Rethinking Press Releases

With @Simon’s proposal to do a press release about refugees last night, I got thinking about how we use our press release roll on the website. The media isn’t going to care one iota about our position on refugees, unless we are doing a media stunt that they think will result in clicks on their website. They barely cover our opinion on tech issues where we have expertise and a lot of skin in the game.

It is a waste of time and energy to put out statements aimed at people who aren’t going to use it. So I propose that we rework our approach to press releases and turn them into statements aimed directly at our members and the public in general and skip the media as the middle man to our messaging.

There are some topics that we may get some media on core Pirate Party issues, such as website blocking, net neutrality etc where press releases have some value and we should continue to put them out, but our position on gay marriage, refugees etc is not going to get any coverage in the mainstream news. A statement aimed at general consumption is more likely to get legs on social media than a tweeted press release.


The format of our press releases (PRs) in the past has essentially been mainstream media based, which I’ve always considered was probably not the best use of our time. It’s always good practice though, to have to formally write out a position on and individual issue framed with our Party’s policy/principle position. So I wouldn’t stop people from putting their energy into PRs if that’s what they want to do.

Cost benefit though I see as being:

  • Write and release PRs to mainstream media; or,
  • Write more brief socmed comments on current events with linked external articles, push more internally.

I reckon the latter probably holds more value for engagement / Party growth, where the former is essentially gambling. The value that I see in the latter is always trying to be the point from which we inform people of the issues relevant to our Party before they see it else where and in a way that is always going to be effective on some level.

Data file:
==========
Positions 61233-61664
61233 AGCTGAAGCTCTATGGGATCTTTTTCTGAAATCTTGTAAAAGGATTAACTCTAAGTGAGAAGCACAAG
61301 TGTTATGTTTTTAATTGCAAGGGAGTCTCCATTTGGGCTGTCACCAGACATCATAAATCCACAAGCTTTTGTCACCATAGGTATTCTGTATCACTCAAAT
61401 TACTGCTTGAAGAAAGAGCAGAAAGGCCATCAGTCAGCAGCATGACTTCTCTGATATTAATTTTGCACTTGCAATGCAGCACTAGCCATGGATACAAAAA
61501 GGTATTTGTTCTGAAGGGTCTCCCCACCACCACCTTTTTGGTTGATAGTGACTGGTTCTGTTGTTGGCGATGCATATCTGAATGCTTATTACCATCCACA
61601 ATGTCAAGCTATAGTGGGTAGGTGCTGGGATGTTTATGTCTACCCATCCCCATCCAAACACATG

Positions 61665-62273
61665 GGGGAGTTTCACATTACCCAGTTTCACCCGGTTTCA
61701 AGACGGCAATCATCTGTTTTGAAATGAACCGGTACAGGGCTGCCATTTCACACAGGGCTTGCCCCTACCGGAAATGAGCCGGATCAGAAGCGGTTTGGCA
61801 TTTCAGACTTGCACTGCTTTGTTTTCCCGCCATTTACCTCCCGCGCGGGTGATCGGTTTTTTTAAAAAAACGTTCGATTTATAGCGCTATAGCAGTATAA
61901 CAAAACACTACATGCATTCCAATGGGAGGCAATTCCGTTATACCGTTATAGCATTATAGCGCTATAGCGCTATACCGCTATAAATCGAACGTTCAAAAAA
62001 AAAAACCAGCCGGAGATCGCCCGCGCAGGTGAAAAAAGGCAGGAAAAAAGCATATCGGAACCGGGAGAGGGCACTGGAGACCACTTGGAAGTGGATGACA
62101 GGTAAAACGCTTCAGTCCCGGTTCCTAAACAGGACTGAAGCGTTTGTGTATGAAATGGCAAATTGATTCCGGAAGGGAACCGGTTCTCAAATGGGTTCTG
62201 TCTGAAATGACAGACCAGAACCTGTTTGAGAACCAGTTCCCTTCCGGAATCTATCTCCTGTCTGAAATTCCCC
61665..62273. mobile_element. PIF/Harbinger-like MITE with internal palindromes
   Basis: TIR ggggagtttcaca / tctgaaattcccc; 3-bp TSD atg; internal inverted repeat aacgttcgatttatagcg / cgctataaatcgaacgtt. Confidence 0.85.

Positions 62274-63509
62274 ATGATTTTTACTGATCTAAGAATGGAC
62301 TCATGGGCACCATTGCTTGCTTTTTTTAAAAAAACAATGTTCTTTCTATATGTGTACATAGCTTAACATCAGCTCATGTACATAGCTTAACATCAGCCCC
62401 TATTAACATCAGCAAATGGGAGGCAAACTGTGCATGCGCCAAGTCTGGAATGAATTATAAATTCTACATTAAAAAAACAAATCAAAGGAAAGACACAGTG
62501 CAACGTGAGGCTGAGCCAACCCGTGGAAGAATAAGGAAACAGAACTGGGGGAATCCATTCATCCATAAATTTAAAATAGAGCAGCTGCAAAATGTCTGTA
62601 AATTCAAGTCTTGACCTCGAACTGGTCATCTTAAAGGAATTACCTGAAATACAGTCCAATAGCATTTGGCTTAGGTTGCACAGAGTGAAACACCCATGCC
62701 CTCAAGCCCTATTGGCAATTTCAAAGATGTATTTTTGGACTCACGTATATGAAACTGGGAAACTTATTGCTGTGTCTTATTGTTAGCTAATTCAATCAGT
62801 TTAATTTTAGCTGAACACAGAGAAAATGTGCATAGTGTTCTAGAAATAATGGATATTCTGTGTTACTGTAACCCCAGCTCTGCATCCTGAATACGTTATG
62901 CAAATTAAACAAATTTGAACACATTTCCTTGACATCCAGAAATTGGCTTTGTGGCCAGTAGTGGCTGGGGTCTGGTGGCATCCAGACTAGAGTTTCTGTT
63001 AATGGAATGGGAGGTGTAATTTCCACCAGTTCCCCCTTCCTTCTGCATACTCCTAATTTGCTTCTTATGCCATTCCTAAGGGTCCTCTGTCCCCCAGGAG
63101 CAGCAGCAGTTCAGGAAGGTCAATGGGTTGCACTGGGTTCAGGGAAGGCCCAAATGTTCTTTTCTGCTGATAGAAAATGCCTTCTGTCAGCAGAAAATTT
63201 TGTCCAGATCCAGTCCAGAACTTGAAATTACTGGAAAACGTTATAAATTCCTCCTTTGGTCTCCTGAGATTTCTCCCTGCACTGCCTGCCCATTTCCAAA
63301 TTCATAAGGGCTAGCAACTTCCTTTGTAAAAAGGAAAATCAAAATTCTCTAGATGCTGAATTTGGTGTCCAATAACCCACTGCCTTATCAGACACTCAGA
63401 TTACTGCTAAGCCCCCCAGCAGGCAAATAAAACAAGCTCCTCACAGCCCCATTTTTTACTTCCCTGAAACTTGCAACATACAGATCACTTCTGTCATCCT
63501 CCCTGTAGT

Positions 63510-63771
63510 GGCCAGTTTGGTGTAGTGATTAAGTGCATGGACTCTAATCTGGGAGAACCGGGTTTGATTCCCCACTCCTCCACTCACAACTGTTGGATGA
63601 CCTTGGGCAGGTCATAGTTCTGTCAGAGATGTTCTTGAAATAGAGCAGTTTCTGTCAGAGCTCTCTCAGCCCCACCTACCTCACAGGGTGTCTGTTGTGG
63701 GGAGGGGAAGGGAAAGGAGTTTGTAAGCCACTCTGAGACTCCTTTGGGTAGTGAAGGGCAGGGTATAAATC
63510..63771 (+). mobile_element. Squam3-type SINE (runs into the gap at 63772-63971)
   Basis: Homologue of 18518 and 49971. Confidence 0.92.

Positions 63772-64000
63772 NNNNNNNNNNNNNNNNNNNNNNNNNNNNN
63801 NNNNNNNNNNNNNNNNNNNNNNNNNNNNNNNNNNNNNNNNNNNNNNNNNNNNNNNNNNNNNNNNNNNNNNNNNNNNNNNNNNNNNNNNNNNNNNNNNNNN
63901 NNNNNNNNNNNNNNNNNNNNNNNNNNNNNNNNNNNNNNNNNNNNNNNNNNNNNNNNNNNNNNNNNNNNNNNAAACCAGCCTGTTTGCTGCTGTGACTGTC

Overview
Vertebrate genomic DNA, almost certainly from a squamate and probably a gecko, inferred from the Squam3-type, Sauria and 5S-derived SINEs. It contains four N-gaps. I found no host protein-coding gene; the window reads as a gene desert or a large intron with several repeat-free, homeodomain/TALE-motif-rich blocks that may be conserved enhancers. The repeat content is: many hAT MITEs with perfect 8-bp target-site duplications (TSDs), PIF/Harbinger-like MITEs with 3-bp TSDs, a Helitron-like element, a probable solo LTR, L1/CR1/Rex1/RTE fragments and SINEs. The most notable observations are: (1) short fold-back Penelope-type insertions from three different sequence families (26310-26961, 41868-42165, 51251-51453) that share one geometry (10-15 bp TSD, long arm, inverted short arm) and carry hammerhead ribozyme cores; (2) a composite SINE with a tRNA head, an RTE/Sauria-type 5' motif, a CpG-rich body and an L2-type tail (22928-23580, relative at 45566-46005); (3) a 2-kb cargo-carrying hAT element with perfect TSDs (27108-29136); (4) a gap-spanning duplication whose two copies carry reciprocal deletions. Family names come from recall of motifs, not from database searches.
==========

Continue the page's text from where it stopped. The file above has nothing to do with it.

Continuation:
Our PRs are sent to an internal list we have of media contacts, published on our main website, and some socmed posts. But the initial reach from the mailout to journalists is limited.

We could, as an option, pay for distribution of our PRs. It is something many organisation do. I looked at the AAP’s service again ( which is around $66 per release. Considering that expense would force us to ask the question: is this PR really worth $X of the Party’s money?

The main points I’ve noticed about PRs is that we:

  • Need to have people tracking the general issue before some event causes more intense focus
  • PRs need to be written and sent almost before the first MSM articles start appearing about the issue/scandal/topic.

Journalists are all trying to beat each other to get their articles out, if our PRs land in their inbox after they’ve already published then they will just move on to the next issue.


@Frew I agree 100%.

It could be that I am unfamiliar with current Press Release procedures. I guess I was looking for us to make a Statement on the specific issue rather than let it go ignored?

I didn’t even realise that there is a difference between a message which goes out to Media/Members/Public. My opinion is to lead towards messages geared for Public consumption, and if the message is good, then media would pick up on it. Addressing towards members is just preaching to the choir.

I have no problem with skipping the Media in the targeting of the message, but we should still try reaching out to journos to get heard.

The style of language is worth some discussion as well. I am more of the persuasion of using more everyday language so that anyone can understand and be engaged (without it sounding like a boring canned statement) and occasionally even some charged words to grab attention.

@rundll socmed strategy sounds good… if we do it organically that is just preaching to the choir, but that twitter/facebook advertising we did was surprisingly effective! Perhaps make some of out our “articles” (PR statement) and promote it on twitter/facebook (& reddit), it would be quite a surprise for some people to get surprisingly good content promoted into their feed!

I don’t think that $66 per release which is probably going to get ignored is best us either. But hey, I was wrong about facebook/twitter spend, maybe it isn’t a waste? But I still think that it would be more effective to hunt down like minded Journos who are willing to take content from us directly.

The statement I started was quite reactionary, and that is an identified flaw that I was anticipating that “someone else” would say something but when that didn’t happen it makes me realise that the process to pick things up timely and get people onto it. Maybe a Journalism Team? Recruit some Journalism students perhaps… that couldn’t be too hard, they are all looking for a way into the industry.